NY Times demands President force companies to make medical supplies


The New York Times, which has declared the President a dictator at times, wants him to order a national lockdown they admit he does not have the authority to do. They also want him to force companies to do what they are already doing.


“President Trump needs to call for a two-week shelter-in-place order, now, as part of a coherent national strategy for the coronavirus to protect Americans and their livelihoods,” the editorial board wrote Tuesday, arguing that the U.S. had passed the point “where aggressive, targeted efforts at tracking and containment … have a realistic chance of success.”

The editorial board acknowledged that Trump does not have the authority to impose a national lockdown, though it urged him to use his platform to “put pressure on, and provide political cover for, governors to take the hard steps that are needed.”

Each state is its own government and its elected officials are the ones who should decide the needs of their own state. Not every state requires the restrictions placed on New York. They don’t need the President.

The Times is also concerned that the President isn’t using the Defense Production Act to force industries and companies to make medical supplies. The NY Times suggests that it is costing countless lives.

It’s most of the media trying to tie the President to Cov-19 deaths, not just the New York Times.

Andrew Cuomo also wants authoritarian rule over medical supplies, but that’s how he rules in New York.


What they don’t say and what the President has said and his advisers have said is there is no need to force companies to do what they are already doing.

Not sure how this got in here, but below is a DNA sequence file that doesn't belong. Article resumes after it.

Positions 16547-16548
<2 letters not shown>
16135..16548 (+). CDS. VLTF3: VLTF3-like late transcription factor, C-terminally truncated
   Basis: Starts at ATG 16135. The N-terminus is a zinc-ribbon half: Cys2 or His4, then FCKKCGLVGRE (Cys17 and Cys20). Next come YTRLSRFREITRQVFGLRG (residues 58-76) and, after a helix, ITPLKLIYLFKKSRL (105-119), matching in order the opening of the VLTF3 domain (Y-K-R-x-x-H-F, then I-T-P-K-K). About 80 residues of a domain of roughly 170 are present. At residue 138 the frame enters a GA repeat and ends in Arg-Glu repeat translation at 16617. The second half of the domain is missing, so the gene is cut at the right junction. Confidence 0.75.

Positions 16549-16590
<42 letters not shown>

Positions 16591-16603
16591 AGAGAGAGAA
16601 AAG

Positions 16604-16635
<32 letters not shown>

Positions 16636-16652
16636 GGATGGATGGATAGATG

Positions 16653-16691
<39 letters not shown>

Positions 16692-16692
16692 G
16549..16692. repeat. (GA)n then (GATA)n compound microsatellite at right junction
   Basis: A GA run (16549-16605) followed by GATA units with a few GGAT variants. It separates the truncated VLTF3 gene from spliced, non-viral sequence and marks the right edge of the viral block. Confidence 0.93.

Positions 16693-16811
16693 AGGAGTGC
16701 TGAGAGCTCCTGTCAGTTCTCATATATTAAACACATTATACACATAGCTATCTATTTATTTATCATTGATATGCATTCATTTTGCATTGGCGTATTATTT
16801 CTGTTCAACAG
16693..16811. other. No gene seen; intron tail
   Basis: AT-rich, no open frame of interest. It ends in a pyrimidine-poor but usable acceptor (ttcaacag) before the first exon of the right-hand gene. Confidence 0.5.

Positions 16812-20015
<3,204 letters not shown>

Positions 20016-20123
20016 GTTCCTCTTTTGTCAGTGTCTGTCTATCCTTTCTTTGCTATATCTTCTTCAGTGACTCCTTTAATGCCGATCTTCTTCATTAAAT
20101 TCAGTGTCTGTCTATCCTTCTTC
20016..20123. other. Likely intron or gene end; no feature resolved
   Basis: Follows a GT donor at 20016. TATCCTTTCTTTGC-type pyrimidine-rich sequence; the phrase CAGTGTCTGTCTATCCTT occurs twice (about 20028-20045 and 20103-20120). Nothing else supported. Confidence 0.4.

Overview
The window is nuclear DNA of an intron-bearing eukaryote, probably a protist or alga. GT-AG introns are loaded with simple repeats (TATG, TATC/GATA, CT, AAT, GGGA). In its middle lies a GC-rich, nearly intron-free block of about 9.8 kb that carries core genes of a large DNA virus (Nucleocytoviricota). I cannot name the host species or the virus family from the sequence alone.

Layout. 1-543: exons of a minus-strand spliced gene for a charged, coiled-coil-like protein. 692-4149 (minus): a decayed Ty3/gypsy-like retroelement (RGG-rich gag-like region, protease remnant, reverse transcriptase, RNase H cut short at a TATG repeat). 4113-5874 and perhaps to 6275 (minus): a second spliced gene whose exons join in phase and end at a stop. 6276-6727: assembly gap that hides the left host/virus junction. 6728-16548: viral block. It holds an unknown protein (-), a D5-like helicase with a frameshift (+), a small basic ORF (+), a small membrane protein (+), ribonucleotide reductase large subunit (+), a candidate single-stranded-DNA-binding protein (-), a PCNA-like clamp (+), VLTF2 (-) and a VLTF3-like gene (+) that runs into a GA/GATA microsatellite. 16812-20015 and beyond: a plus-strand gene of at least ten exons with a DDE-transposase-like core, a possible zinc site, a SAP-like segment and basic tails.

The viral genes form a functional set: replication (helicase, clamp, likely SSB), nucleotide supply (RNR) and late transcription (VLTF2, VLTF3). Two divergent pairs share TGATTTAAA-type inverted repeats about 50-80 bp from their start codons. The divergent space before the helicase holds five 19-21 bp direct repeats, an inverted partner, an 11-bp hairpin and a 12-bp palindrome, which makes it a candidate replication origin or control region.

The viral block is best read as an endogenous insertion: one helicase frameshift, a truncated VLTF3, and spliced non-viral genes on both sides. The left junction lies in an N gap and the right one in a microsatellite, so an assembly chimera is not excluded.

The media has found a way to trash the President because the companies might make a profit. That is actually not a given at all. They are losing money right now.

The Surgeon General said that two days ago and Peter Navarro said yesterday on Tucker Carlson’s show that they will use the act as they find companies that are hoarding.

The Times wants him to become a dictator. Meanwhile, companies are rising to the occasion. Car companies are making ventilators and masks.

A veteran-owned shirt company turned to make masks for doctors and nurses because “this is not about money.”

Tyler Merritt, the CEO of Nine Line Apparel, made the comment to Fox News as the country struggles with a shortage of medical masks.

“I’m an engineer, I’m also a former Army officer, I’m also a member of the special operations community, I’m also the son of a person who will die if he contracts this, I’m also the son of a nurse, I’m also the father of children who could potentially die,” Merritt said. “So this is not about money, this is about coming together, cutting through the red tape, this is also about identifying those horrible, massive conglomerates that are hoarding materials.”

The examples of companies coming through for America are countless. There is no sense of forcing people to do what they are already doing.

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